So when I saw these awesome pieces on SoldierSystems I knew I had to see if I could get some too. Stephen Guiney of ExoSkel was kind enough to get back in touch with me and as it happened was traveling on my side of the planet, and hooked me up with a pair. I've worn a variety of shin-guards in the past, through both my LRP days, roller-blading and when I've been doing a variety of adventurous things I'd rather not crack a shin whilst doing. I've worn several different kinds of knee-pads in the past, but these are something entirely different.
Constructed from an advanced polymer, with closed cell foam backing and heavy duty stirrup strap, buckles and webbing and Fastex-type calf straps, these are some very rugged and rigid shin pads, which come in at only 500g (1.1lbs) apiece. They come with Self Extinguishing Fire Resistance, which is UL94 VO rating.
The most striking aspect of the guards is of course the five rows of teeth that make up the face of the guards. These are sculpted directly into the face of the guard, each with a downwards facing slope and butted tip, these are designed to grab and hold any surface that you happen to be scrambling over.
Where in regular climbing situations the usual rule is "3 points of contact; feet and hands only" in practice, and in stressful situations this goes right out the window. When going through a window, up a ravine, over a wreck or refuse, knees, shins and elbows all come into play. That is when something like the Exoskel's come into their own.
The guards (teeth, buckle, stirrups) hold in excess of 450 kg (1000lbs) when vertically loaded, which is equivalent to a drop of 150kg (330lbs) from 50cm (19"). The good folks at Exoskel went as far as to explain these figures as the following: "The measured strength of the dynamically loaded Exoskel products tested was higher than the maximum dynamic load estimated for an assumed in-field loading scenario with a 330 lb (150 kg) user and a 19 in (50 cm) drop onto a hard object."
A 50cm drop is a long way to expect any wearable piece of retention gear to take when that laden. My 215Gear Retention Lanyard is 17" long and stretches to 26" meaning you are limited to a maximum of a 26" drop, and that is a dedicated safety line. These are not designed for that kind of thing.This is a climbing aid, not a safety tool.
In fact, Exoskel stress their product is to be used for stabilization assistance and lower limb protection only. It is not a climbing safety device or harness.
That said, I was quite happy with dangling myself off a packing crate with a shin on each rung, no problems. I have tried them on a variety of surfaces and materials now, and have been really pleased with both the bite and stability of those teeth. Where normally I've felt the need to kneel up onto a surface, committing that much of a lunge to my ascent, being able to go "half-way" with a shin gave me a lot more scope to choose how I ascend, and potentially limit my exposure in doing so.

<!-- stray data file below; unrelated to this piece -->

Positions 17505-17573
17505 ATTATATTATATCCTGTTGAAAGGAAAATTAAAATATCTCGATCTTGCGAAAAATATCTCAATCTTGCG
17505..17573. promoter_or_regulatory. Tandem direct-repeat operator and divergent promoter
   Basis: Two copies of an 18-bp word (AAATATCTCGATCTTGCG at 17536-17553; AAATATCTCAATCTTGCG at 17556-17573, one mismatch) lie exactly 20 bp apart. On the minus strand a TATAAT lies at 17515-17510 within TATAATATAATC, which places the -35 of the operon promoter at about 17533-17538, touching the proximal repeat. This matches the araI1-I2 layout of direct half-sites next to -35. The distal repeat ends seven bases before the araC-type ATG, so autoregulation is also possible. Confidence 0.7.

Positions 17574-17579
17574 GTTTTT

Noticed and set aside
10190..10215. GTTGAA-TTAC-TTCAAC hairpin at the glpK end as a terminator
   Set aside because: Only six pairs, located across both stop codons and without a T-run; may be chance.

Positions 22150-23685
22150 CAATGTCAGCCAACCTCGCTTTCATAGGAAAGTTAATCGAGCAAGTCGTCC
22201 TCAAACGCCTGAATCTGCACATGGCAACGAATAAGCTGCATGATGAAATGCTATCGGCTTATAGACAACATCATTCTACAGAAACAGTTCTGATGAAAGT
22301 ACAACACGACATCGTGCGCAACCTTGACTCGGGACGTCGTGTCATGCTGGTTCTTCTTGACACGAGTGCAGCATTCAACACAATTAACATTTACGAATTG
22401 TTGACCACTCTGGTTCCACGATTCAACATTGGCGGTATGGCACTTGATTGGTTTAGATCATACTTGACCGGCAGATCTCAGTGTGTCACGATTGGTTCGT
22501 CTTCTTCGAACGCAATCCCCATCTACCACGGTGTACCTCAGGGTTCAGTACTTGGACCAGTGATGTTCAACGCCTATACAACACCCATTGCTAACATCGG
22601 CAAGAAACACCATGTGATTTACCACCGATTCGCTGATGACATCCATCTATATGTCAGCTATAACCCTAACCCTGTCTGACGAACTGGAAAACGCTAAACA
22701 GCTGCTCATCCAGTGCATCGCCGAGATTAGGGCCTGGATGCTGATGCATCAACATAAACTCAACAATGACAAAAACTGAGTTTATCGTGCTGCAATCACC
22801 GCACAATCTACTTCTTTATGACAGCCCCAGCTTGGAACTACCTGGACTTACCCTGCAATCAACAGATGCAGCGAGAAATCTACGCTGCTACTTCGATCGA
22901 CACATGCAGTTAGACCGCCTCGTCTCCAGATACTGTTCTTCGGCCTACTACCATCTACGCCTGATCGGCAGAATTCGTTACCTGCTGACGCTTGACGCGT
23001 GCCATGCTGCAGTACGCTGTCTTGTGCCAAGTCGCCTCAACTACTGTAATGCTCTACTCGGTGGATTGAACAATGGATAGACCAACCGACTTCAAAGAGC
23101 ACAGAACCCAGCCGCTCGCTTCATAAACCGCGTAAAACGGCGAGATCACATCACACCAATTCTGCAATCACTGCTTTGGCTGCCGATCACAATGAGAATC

I took this shot to show the tooth-marks the Exoskel's put into the hardwood packing crate I posed these pictures on. You can clearly see the three splintered spots where I moved up and down, and also the two divots in the corner where I dangled.
Very impressive, I must say.
Some of the excellent additional features they come with, such as the emergency stirrup replacement and calf-strap holes, which enable the user to use up to 12mm (½") rope / cord to tie the guards back on in the case of breakage. There are also guide-holes divoted into the perimeter of the guard to enable drilling and sewing of the guard directly to pants.
The channeled foam lining not only helped with the breathability issues often found with form-fitting guards, but the design, and thickness as well as the exterior shell itself added considerable impact protection. I'm no kick-boxer, nor did I take a sledge-hammer to my legs, but I kicked a few trees, and clubbed myself a few times to gauge the kinds of impacts I might expect to take and resist, and didn't come close to bothering myself. I'm pretty sure I'd have lost footing before the guard broke. You can even wear them over existing knee-guards, depending on the fits.
As a Close Quarter Battle tool, or restrain device, I can only imagine how unpleasant it would be to be on the receiving end of a kick with one of these, or to be knelt on, but I have little doubt as to their effectiveness as a compliance tool, if needed.
They were quick to fit and remove, whilst being comfortable and stable for day-to-day wear, and low profile enough that I didn't find myself snagging on anything. This is a really great innovation and I'll be adding them to my adventuring kit, for sure!